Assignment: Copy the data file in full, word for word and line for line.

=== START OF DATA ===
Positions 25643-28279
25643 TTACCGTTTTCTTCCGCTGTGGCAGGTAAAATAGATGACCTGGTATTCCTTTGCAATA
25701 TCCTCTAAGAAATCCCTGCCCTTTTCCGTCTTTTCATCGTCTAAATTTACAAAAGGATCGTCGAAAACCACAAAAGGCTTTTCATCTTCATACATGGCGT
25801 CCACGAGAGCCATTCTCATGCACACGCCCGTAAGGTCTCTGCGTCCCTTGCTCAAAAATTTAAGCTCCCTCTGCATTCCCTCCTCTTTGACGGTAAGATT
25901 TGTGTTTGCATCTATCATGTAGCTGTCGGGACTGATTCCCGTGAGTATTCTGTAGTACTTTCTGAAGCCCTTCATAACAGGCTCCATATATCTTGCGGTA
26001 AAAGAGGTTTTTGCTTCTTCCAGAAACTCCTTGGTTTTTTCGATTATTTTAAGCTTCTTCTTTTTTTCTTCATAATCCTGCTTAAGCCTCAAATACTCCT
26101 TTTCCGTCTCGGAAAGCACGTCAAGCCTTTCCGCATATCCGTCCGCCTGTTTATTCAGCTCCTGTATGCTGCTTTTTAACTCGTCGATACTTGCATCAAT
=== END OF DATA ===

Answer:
Positions 25643-28279
25643 TTACCGTTTTCTTCCGCTGTGGCAGGTAAAATAGATGACCTGGTATTCCTTTGCAATA
25701 TCCTCTAAGAAATCCCTGCCCTTTTCCGTCTTTTCATCGTCTAAATTTACAAAAGGATCGTCGAAAACCACAAAAGGCTTTTCATCTTCATACATGGCGT
25801 CCACGAGAGCCATTCTCATGCACACGCCCGTAAGGTCTCTGCGTCCCTTGCTCAAAAATTTAAGCTCCCTCTGCATTCCCTCCTCTTTGACGGTAAGATT
25901 TGTGTTTGCATCTATCATGTAGCTGTCGGGACTGATTCCCGTGAGTATTCTGTAGTACTTTCTGAAGCCCTTCATAACAGGCTCCATATATCTTGCGGTA
26001 AAAGAGGTTTTTGCTTCTTCCAGAAACTCCTTGGTTTTTTCGATTATTTTAAGCTTCTTCTTTTTTTCTTCATAATCCTGCTTAAGCCTCAAATACTCCT
26101 TTTCCGTCTCGGAAAGCACGTCAAGCCTTTCCGCATATCCGTCCGCCTGTTTATTCAGCTCCTGTATGCTGCTTTTTAACTCGTCGATACTTGCATCAAT